To all Dividend funds who bought AAPL on hope the Dividend would lead them to untold future riches and a perpetual stream of cash we have some bad news: since the March dividend announcement (of $2.65/qtr) you have already forfeited 5.66 years of dividend payments in the form of capital losses. Because what so many forget is that stock dividends also have another side: capital gains. Or in this case losses.
It wouldn't be the same in this post-BTFD-always-works, post-LTRO, post-QE, post-central-bank-supported unreality if we didn't see an early day rally rejected and dump back to its lows in the afternoon in the S&P 500 e-mini futures. Of course JCP's Tilson-crushing continues (-19%) as does the selling of financials - JPM -1.5% ($35 handle), MS -3% (35% off its end-March highs and -8% YTD) - as credit indices do not seem quite done with their unwinds quite yet.
Because it is one thing to predict the inevitable when one doesn't have a PhD in Economics, it is something totally different when it comes from the likes of Goldman Sachs (Huw Pill and Themistokis Fiotakis to be precise). In this case, that something is what happens at T+1, T being the inevitable (there's that word again) point where payments from the ECB to sustain the zombified Greek patient, all of which go to ECB funded entities anyway, stop. The biggest concern is that, as we suggested first thing this morning, the ECB is now engaged in a fatal game of chicken, whereby it is forcing Greeks to vote "Pro Bailout" (something that just dawned on the FT), in exchange for continued funding, because unlike last year when the threat of a referendum resulted in the termination of G-Pap, now there is no leader who can be sacrificed, and Europe has no real leverage over the people who have lost so much already, aside from threatening a full out bank system collapse. However, this could very well backfire as more and more Greeks pull their money out, not wanting to find out who blinks first as it would be their money that could be locked up in perpetuity, in essence making the ECB threat into a self-fulfilling prophecy. And as Goldman says, "If confidence is lost and a run on banks occurs, the implications are hard to assess." Well, as ZH warned yesterday, this is already starting. Again from the FT: "Athens-based bankers said withdrawals exceeded €1.2bn on Monday and Tuesday – 0.75 per cent of deposits – as President Karolos Papoulias failed in two final meetings with conservative, socialist and leftwing leaders to form a national unity government." Or double what was suggested yesterday...
We are constantly told that this time is different and we are on a sustainable magic carpet ride to growth, that stocks are merely 'stabilizing' to allow earnings to catch up with valuations, and that buying-the-dip is the obvious trade. However, as the three charts below indicate - its no different this time at all. As Barclays notes, VIX and credit markets are leaking exactly as they did in 2010 and 2011 in preemptive anticipation of the end of Twist (and LTRO) leaving stocks vulnerable to the real shocks of a real macro event risk world; equity performance remains too good to warrant a central bank response (as we just saw in the FOMC minutes) and TIPS breakevens are far above previous intervention levels; and while bank funding fears, growth slowdown concerns, and sovereign downgrade worries are supposedly lesser than in previous sell-off periods, we suggest they are absolutely rising in anxiety and that is the catalyst for the next leg down before the inevitable QE/LTRO occurs.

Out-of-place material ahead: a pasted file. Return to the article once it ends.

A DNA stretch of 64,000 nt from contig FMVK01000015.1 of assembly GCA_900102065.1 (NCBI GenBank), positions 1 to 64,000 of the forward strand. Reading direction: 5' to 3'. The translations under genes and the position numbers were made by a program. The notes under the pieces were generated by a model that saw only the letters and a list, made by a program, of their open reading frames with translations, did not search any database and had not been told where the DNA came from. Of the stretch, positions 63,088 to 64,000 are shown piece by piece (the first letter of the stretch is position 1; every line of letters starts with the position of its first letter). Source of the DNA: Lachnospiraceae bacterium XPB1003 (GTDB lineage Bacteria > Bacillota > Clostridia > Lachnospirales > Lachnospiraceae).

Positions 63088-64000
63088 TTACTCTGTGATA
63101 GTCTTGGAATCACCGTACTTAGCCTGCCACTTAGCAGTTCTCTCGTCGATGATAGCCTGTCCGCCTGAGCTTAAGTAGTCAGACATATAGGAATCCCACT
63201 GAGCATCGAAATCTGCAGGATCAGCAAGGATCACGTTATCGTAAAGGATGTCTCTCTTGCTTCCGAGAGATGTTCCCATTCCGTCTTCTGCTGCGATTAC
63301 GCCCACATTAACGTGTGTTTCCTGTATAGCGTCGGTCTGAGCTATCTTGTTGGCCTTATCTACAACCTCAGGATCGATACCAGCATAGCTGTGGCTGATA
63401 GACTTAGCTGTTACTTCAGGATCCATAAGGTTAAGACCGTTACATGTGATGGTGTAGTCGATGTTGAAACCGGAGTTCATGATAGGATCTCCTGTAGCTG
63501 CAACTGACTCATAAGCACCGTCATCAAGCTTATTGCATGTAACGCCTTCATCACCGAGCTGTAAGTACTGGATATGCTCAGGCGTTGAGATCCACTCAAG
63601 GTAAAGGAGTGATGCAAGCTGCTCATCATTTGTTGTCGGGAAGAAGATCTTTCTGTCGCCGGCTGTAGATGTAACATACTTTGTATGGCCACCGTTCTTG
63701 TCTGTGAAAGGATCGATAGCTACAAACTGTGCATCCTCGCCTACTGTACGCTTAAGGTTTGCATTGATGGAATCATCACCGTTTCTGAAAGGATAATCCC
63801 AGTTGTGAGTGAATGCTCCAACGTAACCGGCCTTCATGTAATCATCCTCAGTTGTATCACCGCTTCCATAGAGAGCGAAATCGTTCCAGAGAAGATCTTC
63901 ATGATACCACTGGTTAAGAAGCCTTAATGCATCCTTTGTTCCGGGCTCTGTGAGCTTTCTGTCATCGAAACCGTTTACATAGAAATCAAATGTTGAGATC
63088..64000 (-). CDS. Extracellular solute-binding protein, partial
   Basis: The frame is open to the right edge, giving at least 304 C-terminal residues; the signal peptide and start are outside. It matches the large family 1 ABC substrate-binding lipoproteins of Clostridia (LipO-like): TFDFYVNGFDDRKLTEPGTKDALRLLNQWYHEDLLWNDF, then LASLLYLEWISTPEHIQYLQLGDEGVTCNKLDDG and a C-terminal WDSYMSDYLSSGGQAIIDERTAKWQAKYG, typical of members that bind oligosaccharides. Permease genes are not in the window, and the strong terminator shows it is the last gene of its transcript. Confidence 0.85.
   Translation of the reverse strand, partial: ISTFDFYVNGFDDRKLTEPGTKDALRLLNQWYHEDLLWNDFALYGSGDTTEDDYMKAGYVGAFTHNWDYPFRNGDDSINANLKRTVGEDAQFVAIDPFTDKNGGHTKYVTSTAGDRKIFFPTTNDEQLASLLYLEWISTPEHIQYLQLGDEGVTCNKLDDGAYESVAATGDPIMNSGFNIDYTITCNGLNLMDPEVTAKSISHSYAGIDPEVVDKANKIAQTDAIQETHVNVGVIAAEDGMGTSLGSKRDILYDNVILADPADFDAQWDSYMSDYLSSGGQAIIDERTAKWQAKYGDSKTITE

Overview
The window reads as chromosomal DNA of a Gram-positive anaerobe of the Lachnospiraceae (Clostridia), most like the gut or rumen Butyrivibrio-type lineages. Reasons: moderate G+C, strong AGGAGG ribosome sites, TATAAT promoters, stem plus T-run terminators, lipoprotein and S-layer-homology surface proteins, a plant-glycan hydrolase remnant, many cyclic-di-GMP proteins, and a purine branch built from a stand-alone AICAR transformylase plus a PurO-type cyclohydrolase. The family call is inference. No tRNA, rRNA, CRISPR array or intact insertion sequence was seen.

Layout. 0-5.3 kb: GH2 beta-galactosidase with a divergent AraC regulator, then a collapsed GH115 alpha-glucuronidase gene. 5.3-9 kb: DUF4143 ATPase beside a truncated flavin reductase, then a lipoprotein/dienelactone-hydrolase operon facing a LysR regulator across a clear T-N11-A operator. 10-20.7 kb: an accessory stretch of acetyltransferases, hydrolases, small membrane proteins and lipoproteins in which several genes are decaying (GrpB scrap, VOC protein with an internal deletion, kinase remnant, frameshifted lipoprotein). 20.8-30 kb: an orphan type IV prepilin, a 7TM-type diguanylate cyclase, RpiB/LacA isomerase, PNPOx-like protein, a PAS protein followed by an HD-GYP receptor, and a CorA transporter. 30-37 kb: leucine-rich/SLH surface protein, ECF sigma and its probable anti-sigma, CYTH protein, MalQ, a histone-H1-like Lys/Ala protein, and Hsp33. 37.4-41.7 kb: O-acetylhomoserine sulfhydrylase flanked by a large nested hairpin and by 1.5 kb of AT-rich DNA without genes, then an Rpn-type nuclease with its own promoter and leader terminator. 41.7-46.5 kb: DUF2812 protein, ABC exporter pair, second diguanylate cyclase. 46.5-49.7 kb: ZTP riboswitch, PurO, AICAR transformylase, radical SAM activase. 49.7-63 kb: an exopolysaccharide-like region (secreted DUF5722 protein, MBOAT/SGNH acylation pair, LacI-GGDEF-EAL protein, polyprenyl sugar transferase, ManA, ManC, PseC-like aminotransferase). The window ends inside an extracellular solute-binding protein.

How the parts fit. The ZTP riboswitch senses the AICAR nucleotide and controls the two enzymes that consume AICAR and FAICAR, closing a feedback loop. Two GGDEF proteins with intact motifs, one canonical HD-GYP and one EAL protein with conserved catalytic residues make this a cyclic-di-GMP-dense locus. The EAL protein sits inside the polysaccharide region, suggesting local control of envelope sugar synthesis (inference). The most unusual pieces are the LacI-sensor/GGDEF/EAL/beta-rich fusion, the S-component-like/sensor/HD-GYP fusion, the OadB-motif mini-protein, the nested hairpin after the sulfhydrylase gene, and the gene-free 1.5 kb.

- SEVERAL ON FOMC SAID EASING MAY BE NEEDED IF RECOVERY FALTERS
- MOST' FOMC PARTICIPANTS SAW GRADUAL DECLINE IN JOBLESS RATE
- MOST FOMC PARTICIPANTS SAW INFLATION SUBSEQUENTLY AT-BELOW 2%
- MOST FOMC MEMBERS SAW UNEMPLOYMENT ABOVE TARGET IN LATE 2014
- SOME PARTICIPANTS SAW RISKS INFLATION PRESSURES COULD BUILD
Actually, nothing new in the minutes which are largely a rehash of the official statement already released.
When Ron Paul stands up in front of a crowd and explains the fictional-reserve banking system's unreality, some listen, many shrug and bury their heads. When ZeroHedge does the same, comments are heavy but change is slow to come. But when a 12-year-old girl, in a little over five minutes can explain the total farce that is our monetary system, surely people have to listen and break free of the matrix. Victoria Grant, 12, explains how "The banks and the government have colluded to financially enslave the people of Canada," and as CTV notes, 'Grant lays out a brief history of the Canadian banking system, referencing obscure historical figures such as former Vancouver mayor Gerald McGeer and explaining that the Bank of Canada held primary control over government lending until the 1970's. Starting then, she says, governments began borrowing from private banks instead at considerably higher interest rates than those available through the central bank. The result, Grant argues, is a rapidly increasing national debt. The pint-sized pundit is quick to offer a solution. "If the Canadian Government needs money, they can borrow it directly from the Bank of Canada," she says. " ... Canadians would again prosper with real money as the foundation of our economic structure." The truth is out there - whether it comes from Alan Simpson, Ron Paul, ZeroHedge, or a 12-year-old Canadian young lady.
Update: not so fast: Bloomberg reports that the whale is still beached: JPMorgan Chase Still Employs Trader Bruno Iksil, Spokesman Says. So... pile into the IG9 trade still?